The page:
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Columns

  • Romberg: Weighing the death penalty

    One of the things that people who criticize politicians love to focus on is when their positions change, and politicians can be accused of “flip-flopping.” While consistency is generally a fair thing to analyze and evaluate, a change in positions after learning more or bringing additional information into the thought process shouldn’t necessarily be considered a bad thing.

  • Community voice: Hope record justifies your faith in me

    Duke Dozier

    I am grateful to have had the opportunity to represent the interests of IREA members as IREA District 2 Director.

  • Community voice: The voice for renewable energy

    Steve Roescher

    Why am I running to be your representative on the IREA board? This is a question I have been asked many times during my outreach efforts.

    District 2 is a sprawling area that runs from the mountain towns of Bailey, Conifer and Pine to the southern outskirts of Castle Rock. While the area is geographically diverse, a common theme I heard was that our members didn’t realize they had a voice on the IREA board.

  • Rohrer: Take me out to the ball game

    Loyal Colorado Rockies fans watch as some of our best players leave to become New York Yankees. It’s obvious that the Yankees will just keep spending until they will once again hoist the World Series trophy.

    The top five payrolls in Major League Baseball are Boston at $203 million, Chicago Cubs $202 million, New York Yankees $189 million, L.A. Dodgers $167 million and L.A. Angels $166 million. The league average is $117 million with the Rockies coming in at $112 million.

  • Romberg: Middle ground sought, but unlikely

    While they haven’t exactly hit the stretch run, the members of the Colorado General Assembly reached the halfway point of their 2019 legislative session Monday.

  • Webb: Take a peek into TRACER

    Several years ago I was attending the opening of a GOP Victory office here in Jefferson County. I got into a conversation with one person when a woman walked up to me with a big smile.

    She informed me: “I know how much you give to political campaigns. You are very dedicated.”

    When I asked how she knew, she told me that late at night when she couldn’t sleep, she got onto the Secretary of State’s website and looked up the contributions her friends gave to political campaigns on TRACER.

  • Doyle: Your vote matters with SB 42

    Over the years, I have heard a number of people express the sentiment that they don’t vote in presidential elections because their vote doesn’t matter. This view always has frustrated me because I believe that one of the greatest rights all Americans have is the right to vote.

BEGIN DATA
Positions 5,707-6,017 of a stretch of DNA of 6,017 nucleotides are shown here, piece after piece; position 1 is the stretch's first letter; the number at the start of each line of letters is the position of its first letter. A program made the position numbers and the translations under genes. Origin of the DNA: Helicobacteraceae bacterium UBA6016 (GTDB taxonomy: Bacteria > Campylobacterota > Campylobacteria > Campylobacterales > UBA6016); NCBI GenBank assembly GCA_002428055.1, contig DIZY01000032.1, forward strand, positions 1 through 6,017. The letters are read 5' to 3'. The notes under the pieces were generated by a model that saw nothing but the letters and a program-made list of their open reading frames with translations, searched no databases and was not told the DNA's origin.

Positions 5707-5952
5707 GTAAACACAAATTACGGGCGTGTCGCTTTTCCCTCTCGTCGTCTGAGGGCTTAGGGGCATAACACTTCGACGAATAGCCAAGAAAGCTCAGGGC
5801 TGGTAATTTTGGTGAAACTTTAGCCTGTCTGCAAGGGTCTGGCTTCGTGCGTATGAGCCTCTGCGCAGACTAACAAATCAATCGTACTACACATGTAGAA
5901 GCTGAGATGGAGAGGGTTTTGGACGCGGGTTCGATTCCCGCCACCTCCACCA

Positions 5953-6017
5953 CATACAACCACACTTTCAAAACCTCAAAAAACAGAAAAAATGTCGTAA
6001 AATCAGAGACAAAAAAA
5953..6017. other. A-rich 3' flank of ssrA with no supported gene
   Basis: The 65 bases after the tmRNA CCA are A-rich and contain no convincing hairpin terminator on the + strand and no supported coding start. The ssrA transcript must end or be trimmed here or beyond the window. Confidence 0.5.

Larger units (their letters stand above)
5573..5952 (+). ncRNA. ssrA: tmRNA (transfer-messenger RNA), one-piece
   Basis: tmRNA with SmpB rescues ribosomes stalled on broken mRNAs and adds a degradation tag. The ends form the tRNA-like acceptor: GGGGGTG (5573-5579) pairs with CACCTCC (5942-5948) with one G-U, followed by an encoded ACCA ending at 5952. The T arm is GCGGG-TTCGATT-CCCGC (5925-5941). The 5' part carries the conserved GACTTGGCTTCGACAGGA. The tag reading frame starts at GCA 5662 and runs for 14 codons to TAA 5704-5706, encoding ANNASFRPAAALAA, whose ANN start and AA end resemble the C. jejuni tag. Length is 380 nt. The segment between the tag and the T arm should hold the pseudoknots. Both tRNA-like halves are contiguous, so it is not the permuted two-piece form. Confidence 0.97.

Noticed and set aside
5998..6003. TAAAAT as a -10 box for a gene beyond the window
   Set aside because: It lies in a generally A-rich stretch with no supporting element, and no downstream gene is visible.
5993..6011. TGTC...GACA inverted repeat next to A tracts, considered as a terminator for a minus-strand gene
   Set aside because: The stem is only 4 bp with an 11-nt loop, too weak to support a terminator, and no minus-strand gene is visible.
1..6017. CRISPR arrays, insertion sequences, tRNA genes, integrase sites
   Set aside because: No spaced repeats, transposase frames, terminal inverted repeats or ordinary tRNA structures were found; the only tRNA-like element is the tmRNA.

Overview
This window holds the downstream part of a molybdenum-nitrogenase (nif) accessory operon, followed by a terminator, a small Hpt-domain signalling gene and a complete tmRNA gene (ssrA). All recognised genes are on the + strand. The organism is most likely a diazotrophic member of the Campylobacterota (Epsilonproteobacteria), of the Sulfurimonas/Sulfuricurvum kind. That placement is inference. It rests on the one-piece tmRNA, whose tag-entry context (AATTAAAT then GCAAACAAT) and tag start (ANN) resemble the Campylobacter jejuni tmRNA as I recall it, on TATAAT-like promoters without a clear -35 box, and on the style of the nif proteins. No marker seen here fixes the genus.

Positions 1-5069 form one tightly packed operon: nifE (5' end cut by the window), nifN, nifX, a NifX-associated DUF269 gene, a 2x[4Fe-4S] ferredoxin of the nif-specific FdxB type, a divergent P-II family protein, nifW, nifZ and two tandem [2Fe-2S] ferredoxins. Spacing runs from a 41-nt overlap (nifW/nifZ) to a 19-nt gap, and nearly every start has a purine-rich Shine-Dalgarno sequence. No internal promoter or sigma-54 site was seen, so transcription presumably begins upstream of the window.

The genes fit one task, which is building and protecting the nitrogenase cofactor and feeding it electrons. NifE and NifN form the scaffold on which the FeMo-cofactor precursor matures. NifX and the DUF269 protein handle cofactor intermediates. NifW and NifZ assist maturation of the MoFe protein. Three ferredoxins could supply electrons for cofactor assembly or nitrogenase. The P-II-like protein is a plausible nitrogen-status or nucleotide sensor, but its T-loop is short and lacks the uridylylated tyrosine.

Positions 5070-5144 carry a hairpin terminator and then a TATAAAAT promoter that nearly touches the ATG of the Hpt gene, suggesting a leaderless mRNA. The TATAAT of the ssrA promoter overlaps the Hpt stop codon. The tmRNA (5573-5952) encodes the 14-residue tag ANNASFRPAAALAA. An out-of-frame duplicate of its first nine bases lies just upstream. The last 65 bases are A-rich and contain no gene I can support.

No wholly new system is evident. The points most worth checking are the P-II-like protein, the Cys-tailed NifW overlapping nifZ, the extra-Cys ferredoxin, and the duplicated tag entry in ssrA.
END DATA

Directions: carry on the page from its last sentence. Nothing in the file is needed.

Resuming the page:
It is true, of course, that the candidate I vote for isn’t always the winner, yet that doesn’t stop me from continuing to exercise my right to vote and to speak up for candidates in whom I believe.

  • Rohrer: Getting our community back

    If you’ve never played on an athletic team, you may have missed one of the great joys of life. It’s exhilarating to have teammates with whom you bond and with whom you share the goal of being part of a winning effort.

    One of my greatest joys was learning that I had made my highly competitive high school baseball team. I was so excited that I broke down in tears as I reported the good news to my dad.

  • Romberg: Honoring the work of Wilma Webb

    As the Colorado House of Representatives considered its annual resolution celebrating the life and accomplishments of Dr. Martin Luther King, Jr. last month, former Rep. Wilma Webb, the sponsor of the 1984 bill that made Dr. King’s birthday a state holiday, sat on the side of the chambers as an honored guest.

    The sponsors of the resolution spoke about how Webb was a mentor and an inspiration to them as they honored her on the 35th anniversary of the King holiday becoming law.

  • Glass: Devil in the details

    Gov. Polis has made fully funding kindergarten a major fiscal policy priority for this year. Given the governor’s party controls both chambers of the legislature — and early signs indicate he has been able to find the funding necessary to make full-day kindergarten happen — some version of this is likely to pass this legislative session. That would make it a signature accomplishment in his first year.